I’ve been privileged to have been able to visit the above venue several times. The museum is located at Bathurst, at the bottom of Conrod Straight on the famous Mount Panorama racing circuit. It is a permanent structure which was established a few years ago and has an impressive collection of vehicles that represent a large cross-section of the chequered history of motorsports in Australia.
As well as bikes, there are some wonderful cars including the 3.4 Jaguar used by the late David McKay to win the inaugural Australian Touring Car Championship. Speedway cars, Bathurst winners from both sides to the famous divide, and open-wheel cars are all featured.
In the last 12 months the museum has hosted a display dedicated to the memory of the late Gregg Hansford, about which I will be publishing a full-page article soon. I was so pleased to see the display as it brought back wonderful memories of one of my favourite riders. Unfortunately, there wasn’t one of the helmets worn by Gregg, which I thought was an oversight. But, overall, I think it’s a wonderful display and well worth going to the museum to see.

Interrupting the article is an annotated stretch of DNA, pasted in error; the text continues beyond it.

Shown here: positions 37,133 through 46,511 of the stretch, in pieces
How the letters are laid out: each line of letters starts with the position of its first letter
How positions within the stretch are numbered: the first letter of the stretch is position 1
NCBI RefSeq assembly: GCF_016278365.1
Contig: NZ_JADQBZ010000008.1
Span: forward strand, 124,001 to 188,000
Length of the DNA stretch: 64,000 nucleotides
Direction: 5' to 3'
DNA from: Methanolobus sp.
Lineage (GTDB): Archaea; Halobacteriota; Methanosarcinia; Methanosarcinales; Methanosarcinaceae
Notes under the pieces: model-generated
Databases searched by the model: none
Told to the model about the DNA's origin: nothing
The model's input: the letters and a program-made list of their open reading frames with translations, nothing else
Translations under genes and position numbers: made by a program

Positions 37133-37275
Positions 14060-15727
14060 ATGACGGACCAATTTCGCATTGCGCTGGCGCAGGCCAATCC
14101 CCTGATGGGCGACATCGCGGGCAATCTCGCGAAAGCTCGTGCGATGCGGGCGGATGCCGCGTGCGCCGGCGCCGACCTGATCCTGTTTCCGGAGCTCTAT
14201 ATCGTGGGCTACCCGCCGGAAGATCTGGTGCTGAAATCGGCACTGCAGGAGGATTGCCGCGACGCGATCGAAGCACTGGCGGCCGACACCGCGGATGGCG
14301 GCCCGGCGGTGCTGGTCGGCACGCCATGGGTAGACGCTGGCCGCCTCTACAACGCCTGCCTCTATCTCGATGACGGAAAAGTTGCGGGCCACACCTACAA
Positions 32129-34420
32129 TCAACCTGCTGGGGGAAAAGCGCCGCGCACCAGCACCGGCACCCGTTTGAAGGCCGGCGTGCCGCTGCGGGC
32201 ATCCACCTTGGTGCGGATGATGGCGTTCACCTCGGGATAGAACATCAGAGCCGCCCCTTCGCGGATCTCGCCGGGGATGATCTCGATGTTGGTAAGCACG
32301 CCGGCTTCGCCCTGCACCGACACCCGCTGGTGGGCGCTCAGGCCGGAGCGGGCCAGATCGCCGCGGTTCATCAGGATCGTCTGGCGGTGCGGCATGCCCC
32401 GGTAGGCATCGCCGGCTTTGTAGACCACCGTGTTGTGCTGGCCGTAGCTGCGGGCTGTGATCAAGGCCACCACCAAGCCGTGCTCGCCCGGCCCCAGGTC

Here’s a few pictures from the Gregg Hansford display.
Gregg’s older H2R Kawasaki 750 triple and his KR350 twin.
Gregg’s Annand and Thompson TZ700 Yamaha on which he staged the amazing 1974 duel with Warren Willing at Bathurst.
Gregg’s KR250 twin and the KR750 Kawasaki 750 triple.
This amazing photo is also on display and shows a prestigious group at Daytona Speedway in 1974. From left to right, Kawasaki USA’s Yvon du Hamel, Australia’s Ron Toombs on his Australian-built H2R, Multiple World Champion, Giacomo Agostini on his Yamaha TZ700 and the late Gregg Hansford on the Annand and Thompson Yamaha TZ700.
If you’re anywhere near Bathurst, you owe it to yourself to go and see the National Motor Racing Museum.